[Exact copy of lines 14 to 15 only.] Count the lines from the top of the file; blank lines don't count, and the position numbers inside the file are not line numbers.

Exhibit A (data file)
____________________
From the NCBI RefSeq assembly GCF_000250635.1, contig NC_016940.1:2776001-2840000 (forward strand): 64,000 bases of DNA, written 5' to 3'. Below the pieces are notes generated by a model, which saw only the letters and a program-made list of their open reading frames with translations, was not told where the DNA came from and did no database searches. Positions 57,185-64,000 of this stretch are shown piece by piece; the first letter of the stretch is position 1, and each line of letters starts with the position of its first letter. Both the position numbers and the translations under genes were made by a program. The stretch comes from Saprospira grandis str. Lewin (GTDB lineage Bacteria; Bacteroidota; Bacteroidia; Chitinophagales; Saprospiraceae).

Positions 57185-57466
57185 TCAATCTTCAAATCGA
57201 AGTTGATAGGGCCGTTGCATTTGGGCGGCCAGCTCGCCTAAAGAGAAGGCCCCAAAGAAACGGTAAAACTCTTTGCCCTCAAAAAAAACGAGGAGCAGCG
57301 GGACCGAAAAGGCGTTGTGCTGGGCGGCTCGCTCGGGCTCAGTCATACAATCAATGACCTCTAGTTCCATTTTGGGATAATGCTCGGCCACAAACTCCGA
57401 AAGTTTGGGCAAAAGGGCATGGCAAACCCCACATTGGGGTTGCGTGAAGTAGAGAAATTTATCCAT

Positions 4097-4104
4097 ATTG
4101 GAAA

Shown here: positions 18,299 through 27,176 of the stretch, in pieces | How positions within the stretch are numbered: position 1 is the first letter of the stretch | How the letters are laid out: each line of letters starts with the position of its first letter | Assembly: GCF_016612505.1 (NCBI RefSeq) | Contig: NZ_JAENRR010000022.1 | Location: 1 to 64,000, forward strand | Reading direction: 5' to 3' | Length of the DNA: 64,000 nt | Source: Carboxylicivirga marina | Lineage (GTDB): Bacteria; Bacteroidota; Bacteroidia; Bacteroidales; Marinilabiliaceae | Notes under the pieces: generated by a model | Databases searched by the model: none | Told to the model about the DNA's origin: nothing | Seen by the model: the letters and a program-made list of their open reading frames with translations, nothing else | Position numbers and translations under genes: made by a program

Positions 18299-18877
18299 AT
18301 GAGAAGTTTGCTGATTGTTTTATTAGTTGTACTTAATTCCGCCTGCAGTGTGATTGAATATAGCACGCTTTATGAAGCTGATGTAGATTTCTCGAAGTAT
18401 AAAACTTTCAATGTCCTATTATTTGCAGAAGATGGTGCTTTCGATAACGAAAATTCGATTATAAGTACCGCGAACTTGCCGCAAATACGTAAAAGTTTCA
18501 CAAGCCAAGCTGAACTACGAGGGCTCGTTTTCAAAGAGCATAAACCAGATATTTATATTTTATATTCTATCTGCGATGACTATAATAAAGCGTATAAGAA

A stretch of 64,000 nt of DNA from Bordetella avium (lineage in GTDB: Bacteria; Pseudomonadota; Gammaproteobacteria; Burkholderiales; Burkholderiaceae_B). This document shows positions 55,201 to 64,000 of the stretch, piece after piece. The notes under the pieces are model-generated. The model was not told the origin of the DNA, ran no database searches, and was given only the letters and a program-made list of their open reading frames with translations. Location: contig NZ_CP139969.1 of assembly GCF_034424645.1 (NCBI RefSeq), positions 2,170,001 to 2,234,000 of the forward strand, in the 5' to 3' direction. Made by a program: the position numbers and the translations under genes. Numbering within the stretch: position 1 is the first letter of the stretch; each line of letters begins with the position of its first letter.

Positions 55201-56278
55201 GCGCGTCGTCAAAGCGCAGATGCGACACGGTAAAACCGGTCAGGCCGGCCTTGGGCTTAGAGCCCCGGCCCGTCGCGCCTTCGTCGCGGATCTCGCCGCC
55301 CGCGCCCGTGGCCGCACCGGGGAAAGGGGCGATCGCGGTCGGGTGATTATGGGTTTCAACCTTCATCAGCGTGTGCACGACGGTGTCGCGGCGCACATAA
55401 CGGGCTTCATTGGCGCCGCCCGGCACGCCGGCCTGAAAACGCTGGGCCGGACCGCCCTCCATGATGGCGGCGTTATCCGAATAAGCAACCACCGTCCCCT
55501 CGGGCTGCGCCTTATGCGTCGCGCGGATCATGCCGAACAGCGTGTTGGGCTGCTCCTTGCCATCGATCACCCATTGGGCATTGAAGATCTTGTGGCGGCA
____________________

18401 AAAACTTTCAATGTCCTATTATTTGCAGAAGATGGTGCTTTCGATAACGAAAATTCGATTATAAGTACCGCGAACTTGCCGCAAATACGTAAAAGTTTCA
18501 CAAGCCAAGCTGAACTACGAGGGCTCGTTTTCAAAGAGCATAAACCAGATATTTATATTTTATATTCTATCTGCGATGACTATAATAAAGCGTATAAGAA